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Collier rejects the $23 million price tag for 2,247 acres

Collier County cOmmissioners unanimously rejected a $23 million price tag for a 2,247-acre Immokalee property for possible affordable workforce housing, a fire station and other uses, opting to continue negotiating.

During a discussion of about an hour May 14Commissioner Bill McDaniel Jr. called the rejection of the offer a motion for failure, but added: “I will support you if you want to go that route.”

The sellers’ purchase agreement was subject to their right to revoke it if the province’s bid for Williams Reserve at Lake Trafford was less than $23 million. Four of the five commissioners must approve a purchase price above $20.77 million, the average of two appraisals.

Two independent appraisers hired by the county valued the property at $19.94 million and $21.6 million and it would be purchased with money from taxpayer-funded Conservation Collier, the 1-cent infrastructure sales surcharge, and Parks & Recreation and housing budgets.

Commissioner Burt Saunders questioned the seller’s price, saying it came out of nowhere.

But Commissioner Rick LoCastro wanted to argue against this.

“We’ve discussed that we want to run the county more like a business … so I don’t think this offer is an opportunity to fail,” LoCastro said. ‘I think we’re making a business proposal. We make an offer to the seller, and if he doesn’t like it, he can walk… or he can come back to us with a counter. But we said we will stick to the appraisal price and my vote is only for the appraisal price.”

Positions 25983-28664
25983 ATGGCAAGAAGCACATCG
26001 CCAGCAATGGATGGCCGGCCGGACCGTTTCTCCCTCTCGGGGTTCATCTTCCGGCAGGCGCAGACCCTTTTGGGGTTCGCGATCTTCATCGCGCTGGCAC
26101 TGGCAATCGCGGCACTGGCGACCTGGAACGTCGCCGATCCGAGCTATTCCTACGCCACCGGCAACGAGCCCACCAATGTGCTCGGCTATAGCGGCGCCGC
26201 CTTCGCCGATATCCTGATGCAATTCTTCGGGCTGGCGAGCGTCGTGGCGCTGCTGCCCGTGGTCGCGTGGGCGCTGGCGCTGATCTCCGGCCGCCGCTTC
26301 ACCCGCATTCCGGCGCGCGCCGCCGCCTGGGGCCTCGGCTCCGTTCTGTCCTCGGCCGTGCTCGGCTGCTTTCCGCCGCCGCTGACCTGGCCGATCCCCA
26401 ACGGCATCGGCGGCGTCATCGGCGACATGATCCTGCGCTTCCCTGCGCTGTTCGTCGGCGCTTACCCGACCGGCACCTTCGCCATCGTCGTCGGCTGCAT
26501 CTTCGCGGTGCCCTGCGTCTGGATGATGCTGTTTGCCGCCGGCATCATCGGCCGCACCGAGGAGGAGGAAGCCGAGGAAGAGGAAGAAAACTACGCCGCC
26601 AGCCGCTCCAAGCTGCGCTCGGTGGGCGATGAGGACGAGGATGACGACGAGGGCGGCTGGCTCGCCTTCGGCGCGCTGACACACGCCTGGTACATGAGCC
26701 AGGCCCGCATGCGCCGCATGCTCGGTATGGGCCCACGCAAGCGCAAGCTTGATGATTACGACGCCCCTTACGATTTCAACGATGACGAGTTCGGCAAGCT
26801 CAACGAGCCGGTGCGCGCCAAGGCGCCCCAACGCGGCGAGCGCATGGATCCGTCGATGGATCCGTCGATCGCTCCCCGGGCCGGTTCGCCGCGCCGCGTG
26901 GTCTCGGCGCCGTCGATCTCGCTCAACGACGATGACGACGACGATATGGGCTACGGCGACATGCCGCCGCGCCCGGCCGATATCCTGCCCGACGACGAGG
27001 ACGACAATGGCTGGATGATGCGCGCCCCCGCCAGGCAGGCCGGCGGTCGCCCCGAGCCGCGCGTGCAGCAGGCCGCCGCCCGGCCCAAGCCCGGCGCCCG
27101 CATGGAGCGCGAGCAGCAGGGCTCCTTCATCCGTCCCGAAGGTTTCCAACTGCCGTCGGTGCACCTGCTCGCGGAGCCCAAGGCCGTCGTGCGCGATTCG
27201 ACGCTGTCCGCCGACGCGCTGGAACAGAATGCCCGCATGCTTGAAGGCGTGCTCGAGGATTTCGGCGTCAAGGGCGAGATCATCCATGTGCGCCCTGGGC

The county plans to use the land for parks and recreation, transportation, stormwater management, economic development and a possible co-location of the Immokalee Fire and Rescue District. Changes and repurposing of the Growth Management Plan would be necessary. Three parcels totaling 1,117 hectares would be set aside as a nature conservation area, preventing further development.

The province’s Rural Lands Stewardship Area Overlay protects agricultural areas, natural habitats, wetlands and streamways, while growth is diverted away from those areas. The program, which uses credits, allows developers to build intense cities and towns on land considered less valuable for conservation, in exchange for preserving environmentally sensitive land.

McDaniel estimated the credits at $900 Unpleasant $1,000 and suggested the county could take advantage of stewardship credits by retaining some land and selling credits as development rights.

Staff told commissioners whether the parcels could yield up to 1,100 credits for a traditional Stewardship Sending Area with active agricultural and conservation uses or 2,214 credits for an Agricultural Stewardship Easement. Several agricultural leases generate $300,000 annually.

Staff raised concerns about contamination from livestock, agricultural use and a septic tank and recommended soil and groundwater testing, which is required for residential and commercial use. The land is in panther habitat and other listed environmental species have been found, so the county would need to consult with the U.S. Fish & Wildlife Service.

When a park is built, the vendors ask for the James E. Williams Jr. Preserve to be named, after the seller, for a minimum of 20 years. Sellers also include Williams trusts, Williams Farms of Immokalee Inc. and The Williams Farms Land Assets LLC.